Russia has said bomb attacks which killed at least 140 people in Syria were aimed at “subverting attempts” to reach a political settlement.
Russia’s foreign ministry condemned the “atrocious crimes of extremists”. Sunday’s attacks hit the Shia shrine of Sayyida Zeinab, south of Syria’s capital Damascus, and the city of Homs.
So-called Islamic State (IS) said it carried out the attacks. Both targeted areas dominated by Islamic minorities reviled by IS.
Four blasts in Sayyida Zeinab killed at least 83 people, according to state media. A monitoring group reported that 57 people, mainly civilians, were killed in a double car bombing in Homs.
The UK-based activist group Syrian Observatory for Human Rights (SOHR) put the toll from the Damascus attacks at 120 and said they were among the deadliest to occur during the whole of Syria’s civil war. SOHR also reported on Monday that heavy fighting had cut off the government’s only supply route to the northern city of Aleppo. IS and other Islamist militia had cut the road between Aleppo and the town of Khanasser to the south-east, it said.
More than 250,000 Syrians have been killed in the conflict.
Some 11 million others have been forced from their homes, of whom four million have fled abroad – including growing numbers who are making the dangerous journey to Europe.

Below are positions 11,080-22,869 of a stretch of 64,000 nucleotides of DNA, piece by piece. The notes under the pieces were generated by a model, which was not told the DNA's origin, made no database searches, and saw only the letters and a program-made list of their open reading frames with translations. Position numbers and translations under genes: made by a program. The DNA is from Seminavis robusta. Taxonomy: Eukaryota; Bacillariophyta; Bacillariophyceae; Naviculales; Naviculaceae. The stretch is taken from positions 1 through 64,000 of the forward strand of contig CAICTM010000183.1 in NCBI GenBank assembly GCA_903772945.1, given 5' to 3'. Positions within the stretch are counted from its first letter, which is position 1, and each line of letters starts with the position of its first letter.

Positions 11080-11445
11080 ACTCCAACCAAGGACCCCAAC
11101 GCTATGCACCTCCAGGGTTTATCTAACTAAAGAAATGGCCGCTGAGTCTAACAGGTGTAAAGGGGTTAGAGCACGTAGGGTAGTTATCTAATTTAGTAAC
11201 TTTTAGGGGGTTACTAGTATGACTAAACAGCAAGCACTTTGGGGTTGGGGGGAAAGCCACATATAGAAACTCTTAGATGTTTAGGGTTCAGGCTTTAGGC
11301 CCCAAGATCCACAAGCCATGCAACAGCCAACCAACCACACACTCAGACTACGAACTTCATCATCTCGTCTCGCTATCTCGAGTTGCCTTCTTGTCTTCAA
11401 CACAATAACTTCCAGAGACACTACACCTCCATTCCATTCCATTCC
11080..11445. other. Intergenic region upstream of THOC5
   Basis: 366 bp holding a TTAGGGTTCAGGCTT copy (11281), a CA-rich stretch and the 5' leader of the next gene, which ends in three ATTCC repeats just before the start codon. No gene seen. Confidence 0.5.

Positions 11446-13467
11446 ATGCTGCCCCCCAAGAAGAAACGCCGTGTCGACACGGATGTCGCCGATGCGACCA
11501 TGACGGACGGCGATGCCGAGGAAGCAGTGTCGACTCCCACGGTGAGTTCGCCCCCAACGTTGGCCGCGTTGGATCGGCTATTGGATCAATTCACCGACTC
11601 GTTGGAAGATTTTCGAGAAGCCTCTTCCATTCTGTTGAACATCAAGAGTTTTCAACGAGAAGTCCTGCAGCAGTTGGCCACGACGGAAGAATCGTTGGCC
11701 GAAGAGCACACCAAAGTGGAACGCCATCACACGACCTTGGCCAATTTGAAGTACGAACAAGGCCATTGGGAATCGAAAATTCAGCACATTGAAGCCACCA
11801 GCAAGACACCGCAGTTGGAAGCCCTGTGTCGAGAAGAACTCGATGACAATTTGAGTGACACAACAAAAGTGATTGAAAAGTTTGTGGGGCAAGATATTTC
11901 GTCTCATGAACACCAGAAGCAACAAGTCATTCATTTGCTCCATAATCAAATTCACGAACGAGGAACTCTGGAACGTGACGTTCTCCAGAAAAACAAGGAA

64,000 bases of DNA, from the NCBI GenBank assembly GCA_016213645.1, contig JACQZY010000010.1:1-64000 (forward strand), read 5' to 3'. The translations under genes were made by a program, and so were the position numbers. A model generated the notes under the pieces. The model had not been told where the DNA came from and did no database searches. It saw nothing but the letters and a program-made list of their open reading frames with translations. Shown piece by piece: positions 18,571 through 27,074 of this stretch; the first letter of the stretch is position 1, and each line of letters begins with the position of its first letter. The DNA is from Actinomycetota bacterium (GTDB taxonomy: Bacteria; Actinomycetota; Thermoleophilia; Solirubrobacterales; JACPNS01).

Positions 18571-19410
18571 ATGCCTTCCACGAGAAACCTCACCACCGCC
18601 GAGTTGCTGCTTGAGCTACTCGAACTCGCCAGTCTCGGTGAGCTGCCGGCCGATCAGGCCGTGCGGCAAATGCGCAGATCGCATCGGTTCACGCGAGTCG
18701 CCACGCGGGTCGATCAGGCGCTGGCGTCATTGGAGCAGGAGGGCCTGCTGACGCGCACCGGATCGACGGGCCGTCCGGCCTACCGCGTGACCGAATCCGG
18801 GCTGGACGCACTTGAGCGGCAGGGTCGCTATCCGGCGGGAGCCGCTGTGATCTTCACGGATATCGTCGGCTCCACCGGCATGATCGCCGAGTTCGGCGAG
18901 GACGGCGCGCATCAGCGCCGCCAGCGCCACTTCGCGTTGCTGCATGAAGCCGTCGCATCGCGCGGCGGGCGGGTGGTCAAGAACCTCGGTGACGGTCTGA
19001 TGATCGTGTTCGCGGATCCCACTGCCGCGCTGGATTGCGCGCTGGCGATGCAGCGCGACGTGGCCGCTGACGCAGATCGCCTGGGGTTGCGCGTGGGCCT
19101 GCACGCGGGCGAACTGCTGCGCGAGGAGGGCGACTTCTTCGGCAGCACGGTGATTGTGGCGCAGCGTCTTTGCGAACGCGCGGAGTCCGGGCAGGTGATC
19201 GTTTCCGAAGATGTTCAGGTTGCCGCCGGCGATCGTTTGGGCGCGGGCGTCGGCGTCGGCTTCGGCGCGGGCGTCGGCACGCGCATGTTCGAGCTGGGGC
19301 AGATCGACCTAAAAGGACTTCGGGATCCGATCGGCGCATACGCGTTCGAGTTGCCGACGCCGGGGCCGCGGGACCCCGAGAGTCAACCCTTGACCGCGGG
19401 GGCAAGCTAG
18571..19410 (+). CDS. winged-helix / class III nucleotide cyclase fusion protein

The Sayyida Zeinab district is the location of Syria’s holiest Shia Muslim shrine, said to contain the grave of the Prophet Muhammad’s granddaughter. The district was hit by suicide attacks last month that left 71 people dead and which IS fighters also said they had carried out.
On Sunday US Secretary of State John Kerry said a “provisional agreement” had been reached with Russia on a partial truce. However he admitted issues remained to be resolved and said he did not expect any immediate change on the ground.
Earlier this month, world powers involved in the crisis in Syria agreed to seek a “cessation of hostilities”, but the Friday deadline came and went. In Homs, the blasts happened in a predominantly Alawite district, the sect to which President Bashar al-Assad belongs. One of the early centres of the uprising against President Assad, Homs was once dubbed the “capital of the revolution”. But rebels left the city late last year under a ceasefire deal, leaving the city in government hands.
The latest blasts came as President Bashar al-Assad told reporters Syrian refugees should not be scared of returning home.
Mr Assad, who has long been accused of persecuting his own people, said ordinary Syrians who had fled the conflict due to the “standard of living that has been deteriorating drastically” could go back without fear of action by the government.